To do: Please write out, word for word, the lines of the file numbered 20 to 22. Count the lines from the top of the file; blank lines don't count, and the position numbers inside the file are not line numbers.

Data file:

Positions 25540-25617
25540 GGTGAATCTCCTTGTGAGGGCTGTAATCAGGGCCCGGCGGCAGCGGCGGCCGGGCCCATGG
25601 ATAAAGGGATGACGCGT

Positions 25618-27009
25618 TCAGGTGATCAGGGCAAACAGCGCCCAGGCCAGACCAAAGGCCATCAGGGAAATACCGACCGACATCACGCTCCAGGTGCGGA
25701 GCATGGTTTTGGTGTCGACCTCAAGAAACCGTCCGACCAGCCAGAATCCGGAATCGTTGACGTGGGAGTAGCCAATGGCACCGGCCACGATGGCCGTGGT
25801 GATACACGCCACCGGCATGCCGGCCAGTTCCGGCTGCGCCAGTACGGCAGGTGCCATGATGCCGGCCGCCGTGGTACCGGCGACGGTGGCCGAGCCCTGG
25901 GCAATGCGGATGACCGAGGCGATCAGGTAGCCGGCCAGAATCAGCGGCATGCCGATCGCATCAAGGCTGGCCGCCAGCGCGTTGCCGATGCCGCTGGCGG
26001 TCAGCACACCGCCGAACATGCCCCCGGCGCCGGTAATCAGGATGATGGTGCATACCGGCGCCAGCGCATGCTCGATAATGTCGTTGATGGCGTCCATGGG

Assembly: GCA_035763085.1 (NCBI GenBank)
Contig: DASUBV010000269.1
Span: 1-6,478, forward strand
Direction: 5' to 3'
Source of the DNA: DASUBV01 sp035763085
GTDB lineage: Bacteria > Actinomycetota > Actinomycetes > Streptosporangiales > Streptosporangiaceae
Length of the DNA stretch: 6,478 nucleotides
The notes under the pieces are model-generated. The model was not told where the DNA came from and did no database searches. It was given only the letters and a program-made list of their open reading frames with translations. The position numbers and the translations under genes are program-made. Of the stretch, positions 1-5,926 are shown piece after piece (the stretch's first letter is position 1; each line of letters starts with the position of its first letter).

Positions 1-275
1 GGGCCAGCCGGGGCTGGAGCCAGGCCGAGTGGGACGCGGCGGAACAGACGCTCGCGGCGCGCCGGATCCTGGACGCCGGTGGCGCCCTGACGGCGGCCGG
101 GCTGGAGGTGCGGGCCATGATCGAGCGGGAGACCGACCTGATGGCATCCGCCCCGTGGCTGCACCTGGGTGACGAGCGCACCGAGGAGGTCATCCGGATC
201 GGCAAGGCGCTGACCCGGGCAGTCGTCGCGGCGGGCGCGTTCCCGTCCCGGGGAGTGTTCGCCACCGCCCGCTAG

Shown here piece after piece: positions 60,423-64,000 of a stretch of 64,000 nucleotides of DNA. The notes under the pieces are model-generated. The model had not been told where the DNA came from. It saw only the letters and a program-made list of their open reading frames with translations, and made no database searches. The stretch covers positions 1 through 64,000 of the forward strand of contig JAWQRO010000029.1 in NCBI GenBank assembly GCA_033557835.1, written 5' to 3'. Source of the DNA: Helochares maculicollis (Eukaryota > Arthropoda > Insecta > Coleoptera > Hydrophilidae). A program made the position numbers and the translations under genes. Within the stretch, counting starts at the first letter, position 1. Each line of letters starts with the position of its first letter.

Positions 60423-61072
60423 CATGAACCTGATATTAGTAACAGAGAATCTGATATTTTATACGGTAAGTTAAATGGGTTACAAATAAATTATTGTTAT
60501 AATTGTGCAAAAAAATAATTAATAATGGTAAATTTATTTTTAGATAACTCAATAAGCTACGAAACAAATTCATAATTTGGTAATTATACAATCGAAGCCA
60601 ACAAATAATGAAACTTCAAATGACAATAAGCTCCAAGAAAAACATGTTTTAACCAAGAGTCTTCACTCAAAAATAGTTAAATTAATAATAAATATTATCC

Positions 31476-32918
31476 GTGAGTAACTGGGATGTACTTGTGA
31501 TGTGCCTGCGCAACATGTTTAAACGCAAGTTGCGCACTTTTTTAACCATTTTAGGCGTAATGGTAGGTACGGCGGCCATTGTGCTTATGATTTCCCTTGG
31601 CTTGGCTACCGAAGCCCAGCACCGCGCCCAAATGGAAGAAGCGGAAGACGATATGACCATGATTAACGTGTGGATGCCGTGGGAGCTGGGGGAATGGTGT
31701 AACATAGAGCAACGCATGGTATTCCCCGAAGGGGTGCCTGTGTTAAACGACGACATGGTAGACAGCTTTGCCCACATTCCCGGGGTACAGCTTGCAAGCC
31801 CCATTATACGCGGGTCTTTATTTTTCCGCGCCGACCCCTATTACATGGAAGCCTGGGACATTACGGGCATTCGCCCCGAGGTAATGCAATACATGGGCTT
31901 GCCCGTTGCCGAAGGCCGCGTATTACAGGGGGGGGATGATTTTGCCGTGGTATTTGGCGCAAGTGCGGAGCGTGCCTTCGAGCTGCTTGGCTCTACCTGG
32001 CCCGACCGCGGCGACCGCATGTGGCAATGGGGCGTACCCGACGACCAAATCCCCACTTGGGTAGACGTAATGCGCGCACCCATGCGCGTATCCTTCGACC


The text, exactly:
101 GCTGGAGGTGCGGGCCATGATCGAGCGGGAGACCGACCTGATGGCATCCGCCCCGTGGCTGCACCTGGGTGACGAGCGCACCGAGGAGGTCATCCGGATC
201 GGCAAGGCGCTGACCCGGGCAGTCGTCGCGGCGGGCGCGTTCCCGTCCCGGGGAGTGTTCGCCACCGCCCGCTAG

Shown here piece after piece: positions 60,423-64,000 of a stretch of 64,000 nucleotides of DNA. The notes under the pieces are model-generated. The model had not been told where the DNA came from. It saw only the letters and a program-made list of their open reading frames with translations, and made no database searches. The stretch covers positions 1 through 64,000 of the forward strand of contig JAWQRO010000029.1 in NCBI GenBank assembly GCA_033557835.1, written 5' to 3'. Source of the DNA: Helochares maculicollis (Eukaryota > Arthropoda > Insecta > Coleoptera > Hydrophilidae). A program made the position numbers and the translations under genes. Within the stretch, counting starts at the first letter, position 1. Each line of letters starts with the position of its first letter.